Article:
As a Colorado Springs Bankruptcy Attorney, it’s not unusual for me to meet with potential clients who may be forced to start their cases immediately in order to stop a garnishment of their bank account or their wages. If they had only come in sooner, we probably could have avoided this situation. You should do your best to avoid being put in that position, so that you can file your case at the time when it will be most advantageous for you.
Back in 2005, Congress changed the bankruptcy laws to make it more difficult for people to use Chapter 7. Since then, if your household income is greater than the median income for a household of your size in your state, you are required to take the “Means Test” in order to determine whether you qualify for a Chapter 7. The means test requires you to compute your gross income for the previous six months. That will be used to determine whether your income is greater than the median.
The issue of timing comes in to play with people whose income varies from month to month, or who have received a bonus or have been recently laid off, terminated or retired. Though it’s not as common as it used to be, here in Colorado Springs, it’s still not unusual for people to receive annual bonuses. If the bonus was received during the six-month period before the time you want to file your case, that bonus will be included in your income for the means test.
When bankruptcy attorneys are faced with that situation, they will often recommend holding off on filing until the bonus is more than six months past. That way it will not be used in calculating the income for the means test.
The problem is that if you are forced to initiate your case immediately, you may not qualify for a Chapter 7 and may end up with Chapter 13 as your only option. This could end up costing you a lot of time and money.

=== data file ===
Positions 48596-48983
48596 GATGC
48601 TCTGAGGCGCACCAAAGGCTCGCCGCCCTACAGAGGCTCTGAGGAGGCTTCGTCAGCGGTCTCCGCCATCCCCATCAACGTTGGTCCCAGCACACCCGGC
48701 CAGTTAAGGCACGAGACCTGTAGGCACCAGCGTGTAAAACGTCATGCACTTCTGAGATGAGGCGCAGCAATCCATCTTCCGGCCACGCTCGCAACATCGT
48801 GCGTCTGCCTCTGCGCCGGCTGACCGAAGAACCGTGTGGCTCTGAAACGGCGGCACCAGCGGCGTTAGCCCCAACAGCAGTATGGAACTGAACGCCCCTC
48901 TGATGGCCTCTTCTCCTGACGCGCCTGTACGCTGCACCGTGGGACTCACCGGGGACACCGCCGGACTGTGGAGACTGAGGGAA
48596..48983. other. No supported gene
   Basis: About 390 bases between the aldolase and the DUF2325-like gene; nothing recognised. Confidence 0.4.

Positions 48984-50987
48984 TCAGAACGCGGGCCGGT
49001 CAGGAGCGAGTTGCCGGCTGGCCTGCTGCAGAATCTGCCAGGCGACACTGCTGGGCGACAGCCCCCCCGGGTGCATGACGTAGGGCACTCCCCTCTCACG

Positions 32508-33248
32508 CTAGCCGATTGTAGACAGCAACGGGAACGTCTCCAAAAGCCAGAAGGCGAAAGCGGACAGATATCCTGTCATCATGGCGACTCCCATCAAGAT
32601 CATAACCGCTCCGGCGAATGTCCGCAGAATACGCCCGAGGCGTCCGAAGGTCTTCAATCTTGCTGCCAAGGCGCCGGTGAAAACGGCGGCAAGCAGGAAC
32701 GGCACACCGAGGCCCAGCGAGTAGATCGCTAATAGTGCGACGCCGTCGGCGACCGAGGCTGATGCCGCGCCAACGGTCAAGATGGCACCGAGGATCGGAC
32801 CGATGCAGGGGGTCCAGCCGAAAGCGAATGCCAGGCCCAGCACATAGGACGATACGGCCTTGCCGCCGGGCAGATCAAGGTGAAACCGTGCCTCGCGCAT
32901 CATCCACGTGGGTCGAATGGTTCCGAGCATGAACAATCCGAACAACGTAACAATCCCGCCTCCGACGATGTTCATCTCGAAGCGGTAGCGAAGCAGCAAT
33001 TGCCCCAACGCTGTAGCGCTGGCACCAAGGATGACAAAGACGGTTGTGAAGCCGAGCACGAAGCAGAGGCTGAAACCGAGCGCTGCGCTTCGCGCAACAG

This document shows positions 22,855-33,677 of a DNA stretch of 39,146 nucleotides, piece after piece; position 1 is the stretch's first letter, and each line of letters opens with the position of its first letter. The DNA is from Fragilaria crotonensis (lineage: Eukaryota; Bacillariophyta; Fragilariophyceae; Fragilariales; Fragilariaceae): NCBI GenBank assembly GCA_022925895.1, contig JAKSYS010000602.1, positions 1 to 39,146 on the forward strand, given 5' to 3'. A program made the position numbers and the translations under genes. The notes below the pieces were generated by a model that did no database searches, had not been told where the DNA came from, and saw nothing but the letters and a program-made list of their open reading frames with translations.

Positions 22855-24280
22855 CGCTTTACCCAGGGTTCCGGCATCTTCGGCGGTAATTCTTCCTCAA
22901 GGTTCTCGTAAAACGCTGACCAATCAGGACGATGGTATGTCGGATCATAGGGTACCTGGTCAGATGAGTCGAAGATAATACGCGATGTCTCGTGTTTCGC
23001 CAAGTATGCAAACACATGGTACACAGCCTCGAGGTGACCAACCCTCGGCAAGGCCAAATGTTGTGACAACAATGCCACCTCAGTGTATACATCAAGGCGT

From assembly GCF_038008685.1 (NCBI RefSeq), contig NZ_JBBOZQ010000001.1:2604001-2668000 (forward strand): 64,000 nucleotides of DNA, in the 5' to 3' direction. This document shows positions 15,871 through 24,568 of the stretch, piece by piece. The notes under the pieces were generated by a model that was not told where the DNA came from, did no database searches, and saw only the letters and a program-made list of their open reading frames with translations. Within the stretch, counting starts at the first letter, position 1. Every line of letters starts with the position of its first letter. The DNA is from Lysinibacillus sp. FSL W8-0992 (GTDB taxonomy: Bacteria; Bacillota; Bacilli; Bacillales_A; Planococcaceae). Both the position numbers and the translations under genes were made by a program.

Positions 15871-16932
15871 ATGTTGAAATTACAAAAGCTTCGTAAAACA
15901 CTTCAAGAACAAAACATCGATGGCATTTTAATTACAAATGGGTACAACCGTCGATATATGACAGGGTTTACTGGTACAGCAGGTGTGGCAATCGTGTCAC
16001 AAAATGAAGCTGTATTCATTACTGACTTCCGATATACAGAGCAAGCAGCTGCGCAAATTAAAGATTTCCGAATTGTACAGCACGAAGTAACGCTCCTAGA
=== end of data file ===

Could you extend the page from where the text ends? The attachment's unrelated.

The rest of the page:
b. Recently incurred debts.
If you’ve recently used a credit card or visited one of our many Colorado Springs payday lenders, you probably want to wait until at least 90 days have passed before you start your case. Otherwise those debts may not be discharged. What happens is the attorney for the creditor can object to the debt being discharged.
So, even though you listed the debt in your bankruptcy, you may still be stuck paying it. This can be avoided just by waiting and giving the debt some time to “age” before filing your case.
c. Which exemptions will apply to you?
In order to use Colorado’s exemptions, you must have lived here for at least two years. If you haven’t lived here for at least two years, we have to look at where you were living two years ago. And, if you lived in that state for at least 91 days, that would generally be the state whose exemptions would apply to you.
Often, however, in order to claim a state’s exemptions, you must be a resident of that state. In that case, where you can’t use Colorado’s exemptions or the other state’s exemptions, you’re not totally out of luck. You can probably claim the federal exemptions. That’s usually a good thing since they are fairly generous.
In order to make sure that you maximize your exemptions, you will need to consider the timing of the filing of your case.
Okay, so what should you do if you get sued? How do you avoid a judgment being entered against you?
You should contact a competent bankruptcy attorney as soon as you’ve been served with the Summons and Complaint so that you can determine a strategy in order to delay the entry of a judgment against you. If you are here in Colorado Springs, or nearby, please feel free to give me a call. The sooner you get this advice, the more likely your lawyer will be able to provide you with a suitable strategy for dealing with the case.
That way you can file your bankruptcy case at a time that’s good for you.